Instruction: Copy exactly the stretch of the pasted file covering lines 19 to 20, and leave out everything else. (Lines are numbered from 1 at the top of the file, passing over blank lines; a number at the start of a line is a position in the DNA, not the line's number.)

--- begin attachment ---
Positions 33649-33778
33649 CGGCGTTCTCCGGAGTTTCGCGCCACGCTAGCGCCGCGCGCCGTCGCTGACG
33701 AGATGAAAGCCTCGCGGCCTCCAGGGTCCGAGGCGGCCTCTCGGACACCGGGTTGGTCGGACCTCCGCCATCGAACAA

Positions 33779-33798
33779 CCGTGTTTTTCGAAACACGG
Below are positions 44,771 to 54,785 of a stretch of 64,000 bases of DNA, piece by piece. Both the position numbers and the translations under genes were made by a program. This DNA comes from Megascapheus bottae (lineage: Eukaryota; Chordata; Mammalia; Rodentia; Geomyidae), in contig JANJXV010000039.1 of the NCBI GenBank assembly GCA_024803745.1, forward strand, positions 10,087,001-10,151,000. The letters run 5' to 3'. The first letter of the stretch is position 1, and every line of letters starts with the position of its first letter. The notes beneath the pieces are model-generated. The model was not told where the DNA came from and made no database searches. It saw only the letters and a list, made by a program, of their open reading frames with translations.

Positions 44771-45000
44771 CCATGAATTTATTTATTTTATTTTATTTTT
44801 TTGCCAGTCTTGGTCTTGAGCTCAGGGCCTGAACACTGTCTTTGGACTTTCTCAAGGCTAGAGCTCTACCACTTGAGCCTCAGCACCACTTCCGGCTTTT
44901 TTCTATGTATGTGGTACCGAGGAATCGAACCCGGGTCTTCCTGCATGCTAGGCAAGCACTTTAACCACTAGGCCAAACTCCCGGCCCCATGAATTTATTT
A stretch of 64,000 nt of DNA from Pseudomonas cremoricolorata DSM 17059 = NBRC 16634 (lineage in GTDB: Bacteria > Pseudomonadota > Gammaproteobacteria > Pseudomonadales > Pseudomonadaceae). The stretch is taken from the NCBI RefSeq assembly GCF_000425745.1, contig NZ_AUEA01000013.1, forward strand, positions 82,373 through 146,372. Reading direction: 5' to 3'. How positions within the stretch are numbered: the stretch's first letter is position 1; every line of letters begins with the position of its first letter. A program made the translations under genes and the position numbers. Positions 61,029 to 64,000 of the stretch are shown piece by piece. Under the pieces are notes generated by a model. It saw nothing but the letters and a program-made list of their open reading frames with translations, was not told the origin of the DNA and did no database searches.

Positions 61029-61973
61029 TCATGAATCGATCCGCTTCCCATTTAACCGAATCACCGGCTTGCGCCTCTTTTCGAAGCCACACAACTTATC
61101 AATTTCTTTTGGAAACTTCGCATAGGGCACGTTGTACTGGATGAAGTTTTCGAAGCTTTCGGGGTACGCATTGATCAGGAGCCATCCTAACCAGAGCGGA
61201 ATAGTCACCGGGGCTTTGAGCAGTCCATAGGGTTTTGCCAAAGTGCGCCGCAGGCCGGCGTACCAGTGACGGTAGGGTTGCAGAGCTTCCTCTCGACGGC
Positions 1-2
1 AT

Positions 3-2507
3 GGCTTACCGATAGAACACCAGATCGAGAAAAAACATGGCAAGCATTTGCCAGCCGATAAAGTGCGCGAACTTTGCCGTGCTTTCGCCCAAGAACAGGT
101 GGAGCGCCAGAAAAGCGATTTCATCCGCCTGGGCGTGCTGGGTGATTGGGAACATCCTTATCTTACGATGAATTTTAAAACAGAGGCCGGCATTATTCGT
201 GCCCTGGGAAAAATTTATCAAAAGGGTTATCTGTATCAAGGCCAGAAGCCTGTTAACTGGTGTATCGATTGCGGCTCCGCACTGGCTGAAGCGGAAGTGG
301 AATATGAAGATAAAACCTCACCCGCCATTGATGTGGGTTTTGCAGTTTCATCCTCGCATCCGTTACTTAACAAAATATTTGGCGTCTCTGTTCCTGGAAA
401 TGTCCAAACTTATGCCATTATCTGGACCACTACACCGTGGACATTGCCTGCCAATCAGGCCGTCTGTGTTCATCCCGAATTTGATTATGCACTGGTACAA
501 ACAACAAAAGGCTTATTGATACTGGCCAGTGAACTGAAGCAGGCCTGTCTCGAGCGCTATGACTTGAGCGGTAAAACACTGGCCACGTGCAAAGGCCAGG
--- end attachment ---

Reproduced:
3 GGCTTACCGATAGAACACCAGATCGAGAAAAAACATGGCAAGCATTTGCCAGCCGATAAAGTGCGCGAACTTTGCCGTGCTTTCGCCCAAGAACAGGT
101 GGAGCGCCAGAAAAGCGATTTCATCCGCCTGGGCGTGCTGGGTGATTGGGAACATCCTTATCTTACGATGAATTTTAAAACAGAGGCCGGCATTATTCGT